What is the benefit of a webhook?

Listrak's webhooks allow you to send data to a third party site or application in order to seamlessly pass information from your Listrak journeys to other sites. This ability allows you to ensure the same information is present in both systems and take action on this information in your third party systems.

Webhooks can pass custom information or be used to pass Listrak-specific data to third parties. Data from the cart abandonment and post purchase journeys can be passed to other systems to trigger additional messaging in channels, such as SMS or app push, outside of Listrak. In addition to the specifics about what was purchased or abandoned, Webhooks can also pass coupon information to keep information consistent across channels.

What are some common use cases for webhooks?

Webhooks can be used to pass many different types of information to your third party endpoint location. Use a webhook to easily send data to this location and keep records in sync to make record keeping even easier. This also allows you to utilize data from Listrak in custom reporting in your third party system or power additional marketing solutions, such as direct mail.

You can also use webhooks to send data, such as an order thank you message, to apps, such as Facebook messenger. You can also send data to these apps to trigger notifications or rewards after taking a specific action on your site.

Webhooks can also be used to send payload data captured in journeys that use the advanced cart abandonment, advanced product browse, and advanced page browse entry events, as well as data captured about purchases. Payload data includes all data captured for the event that triggers a contact into the journey. For example, the payload for an advanced cart abandonment journey could include the product, quantity, product category etc. that can then can be sent to third parties, such as a SMS or app push solution. This allows you to target users across multiple platforms.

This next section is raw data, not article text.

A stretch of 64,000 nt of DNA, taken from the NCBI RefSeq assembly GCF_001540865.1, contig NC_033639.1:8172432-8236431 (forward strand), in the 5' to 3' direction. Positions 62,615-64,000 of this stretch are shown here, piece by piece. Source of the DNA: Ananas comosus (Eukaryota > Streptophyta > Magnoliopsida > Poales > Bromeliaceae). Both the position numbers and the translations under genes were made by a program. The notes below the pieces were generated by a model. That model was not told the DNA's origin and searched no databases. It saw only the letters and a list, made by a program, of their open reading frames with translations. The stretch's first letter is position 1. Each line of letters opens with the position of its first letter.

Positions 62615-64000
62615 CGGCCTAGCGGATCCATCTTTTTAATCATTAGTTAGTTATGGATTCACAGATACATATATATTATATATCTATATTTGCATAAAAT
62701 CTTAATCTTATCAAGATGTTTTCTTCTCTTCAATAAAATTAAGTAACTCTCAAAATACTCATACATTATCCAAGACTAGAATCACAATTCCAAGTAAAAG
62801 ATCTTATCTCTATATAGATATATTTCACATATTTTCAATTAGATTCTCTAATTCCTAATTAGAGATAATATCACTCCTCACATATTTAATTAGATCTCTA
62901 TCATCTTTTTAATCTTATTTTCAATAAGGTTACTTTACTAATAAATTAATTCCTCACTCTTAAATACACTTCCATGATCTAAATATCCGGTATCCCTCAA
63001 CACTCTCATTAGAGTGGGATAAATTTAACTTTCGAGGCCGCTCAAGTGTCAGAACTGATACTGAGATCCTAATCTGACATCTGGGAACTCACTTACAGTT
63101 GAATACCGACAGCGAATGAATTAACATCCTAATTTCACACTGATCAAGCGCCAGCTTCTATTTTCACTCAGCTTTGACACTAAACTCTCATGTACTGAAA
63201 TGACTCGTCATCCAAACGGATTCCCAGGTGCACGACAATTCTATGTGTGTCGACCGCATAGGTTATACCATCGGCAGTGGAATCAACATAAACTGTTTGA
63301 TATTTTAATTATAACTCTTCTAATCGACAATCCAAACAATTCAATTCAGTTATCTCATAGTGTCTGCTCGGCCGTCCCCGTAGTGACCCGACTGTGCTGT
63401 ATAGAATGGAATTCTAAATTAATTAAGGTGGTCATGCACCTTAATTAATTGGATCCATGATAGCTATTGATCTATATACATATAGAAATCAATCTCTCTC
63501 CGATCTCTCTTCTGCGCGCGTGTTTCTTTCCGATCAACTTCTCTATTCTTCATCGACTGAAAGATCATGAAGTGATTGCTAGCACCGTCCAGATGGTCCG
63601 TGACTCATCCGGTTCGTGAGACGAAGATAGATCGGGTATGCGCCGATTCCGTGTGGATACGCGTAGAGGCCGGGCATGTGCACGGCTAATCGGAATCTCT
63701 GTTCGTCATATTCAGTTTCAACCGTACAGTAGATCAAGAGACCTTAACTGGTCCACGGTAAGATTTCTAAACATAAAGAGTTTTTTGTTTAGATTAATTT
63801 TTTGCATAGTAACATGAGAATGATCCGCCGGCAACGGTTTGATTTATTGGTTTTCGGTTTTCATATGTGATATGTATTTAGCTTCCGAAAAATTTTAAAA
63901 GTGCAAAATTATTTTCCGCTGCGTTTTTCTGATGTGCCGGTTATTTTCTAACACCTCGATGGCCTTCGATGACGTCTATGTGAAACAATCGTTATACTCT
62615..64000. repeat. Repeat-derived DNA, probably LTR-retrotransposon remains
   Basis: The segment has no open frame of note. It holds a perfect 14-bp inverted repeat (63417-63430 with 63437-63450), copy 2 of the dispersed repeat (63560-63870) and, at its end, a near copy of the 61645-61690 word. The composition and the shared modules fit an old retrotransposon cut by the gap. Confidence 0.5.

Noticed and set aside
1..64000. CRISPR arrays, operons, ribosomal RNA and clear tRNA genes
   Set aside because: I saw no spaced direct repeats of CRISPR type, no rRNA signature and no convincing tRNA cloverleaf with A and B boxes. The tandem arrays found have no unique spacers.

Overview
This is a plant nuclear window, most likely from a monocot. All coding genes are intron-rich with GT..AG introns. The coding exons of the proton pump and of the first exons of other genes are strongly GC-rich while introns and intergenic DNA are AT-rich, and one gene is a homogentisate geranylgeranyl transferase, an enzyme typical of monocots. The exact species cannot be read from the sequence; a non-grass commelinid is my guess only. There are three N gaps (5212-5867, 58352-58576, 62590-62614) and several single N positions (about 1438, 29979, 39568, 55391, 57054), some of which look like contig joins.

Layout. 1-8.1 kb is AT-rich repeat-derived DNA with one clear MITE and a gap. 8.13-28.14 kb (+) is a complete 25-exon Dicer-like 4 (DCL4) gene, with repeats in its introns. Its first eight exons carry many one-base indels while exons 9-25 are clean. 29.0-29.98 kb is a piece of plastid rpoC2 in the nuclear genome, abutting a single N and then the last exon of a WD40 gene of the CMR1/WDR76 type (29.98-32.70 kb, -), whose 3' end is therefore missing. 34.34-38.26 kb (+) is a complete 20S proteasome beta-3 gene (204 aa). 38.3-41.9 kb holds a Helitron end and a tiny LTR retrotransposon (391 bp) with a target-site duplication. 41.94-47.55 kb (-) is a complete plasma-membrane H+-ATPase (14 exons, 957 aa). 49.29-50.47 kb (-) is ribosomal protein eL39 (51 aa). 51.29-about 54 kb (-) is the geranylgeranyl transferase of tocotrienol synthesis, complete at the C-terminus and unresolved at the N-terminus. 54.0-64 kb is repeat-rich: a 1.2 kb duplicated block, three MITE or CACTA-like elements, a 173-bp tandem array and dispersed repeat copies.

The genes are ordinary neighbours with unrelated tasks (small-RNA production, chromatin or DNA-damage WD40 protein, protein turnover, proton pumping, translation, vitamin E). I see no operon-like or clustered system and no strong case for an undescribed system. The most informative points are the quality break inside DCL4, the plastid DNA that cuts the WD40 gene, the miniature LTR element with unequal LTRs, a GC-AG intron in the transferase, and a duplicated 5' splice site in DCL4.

How does a Listrak webhook work?

The webhook uses a POST function to push information from Listrak Journey Hub to an endpoint in your third party system. You configure the webhook inside the Listrak platform and then direct the webhook to the location of this endpoint with the information.

What happens inside Journey Hub?

When configuring a webhook action step in Journey Hub, you will configure a JSON schema to specify the specific fields that will be sent back to the third-party location specified when you integrate the webhook, send a coupon, or send the payload data about a cart or purchase. You can use the preview JSON feature to ensure the desired data is being passed in your webhook.

A contact's email address and phone number are automatically appended to the JSON schema or payload configured. Only the data points associated with the contact will be appended.

You can also determine what occurs if your webhook fails and is not able to reach the third-party location. By default, a contact will be removed from journeys so the data in Listrak and your third-party stays in sync. You can change this setting to move to the next step in the journey. Errors in the webhook will also be logged in Listrak. At this time it is not possible to re-initiate the webhook action for contacts where it failed.

Configuring a Webhook Integration

Before adding a webhook action step in Journey Hub, you will first create the webhook in Listrak's Integration Manager.

The Integration Manager is found under Integrations. This can be accessed anywhere in the platform.

  1. From the integrations list, select Integrate in the Webhook section.

  2. Click Setup Integration.

  3. Provide a name for your webhook.

  4. Provide the URL where the information captured in Journey Hub should be sent

    ⚠️ The URL must contain the https protocol

  5. Click Save.

  6. Save the HMAC Secret for future reference.

Using a Webhook Action Step in Journey Hub

The webhook action step is available in all journey types except Shopify Transactional journeys. The option to send data via JSON is available in all journeys. The option to send payload data is available in the journeys in the Purchase, Abandonment, and Alerts categories.

  1. Place the action step in the desired location.

  2. In the properties panel, name the step, if desired.

  3. Select the configured webhook.

  4. To use the webhook with JSON:

    ⚠️ The JSON must use standard JSON formatting.

    1. Select the JSON radio button

    2. Click Edit JSON

    3. In the popup, define your JSON schema to specify what information should be passed via the webhook

      💡 Learn more about testing your JSON schema in the testing section below

    4. Click Apply

  5. To use the webhook with the Journey Payload:

    1. Select the Payload Radio Button

    2. If desired, check the Include Coupon Code checkbox

      ⚠️ A coupon action must be configured in the path prior to the webhook step. If multiple coupons are included in the path all coupon codes will be sent via the webhook

    3. Use View JSON button to preview the data that is included in the JSON about a contact's purchase or cart. All possible fields are included in the JSON, but a specific contact's cart or purchase information will fill in the fields that contain values.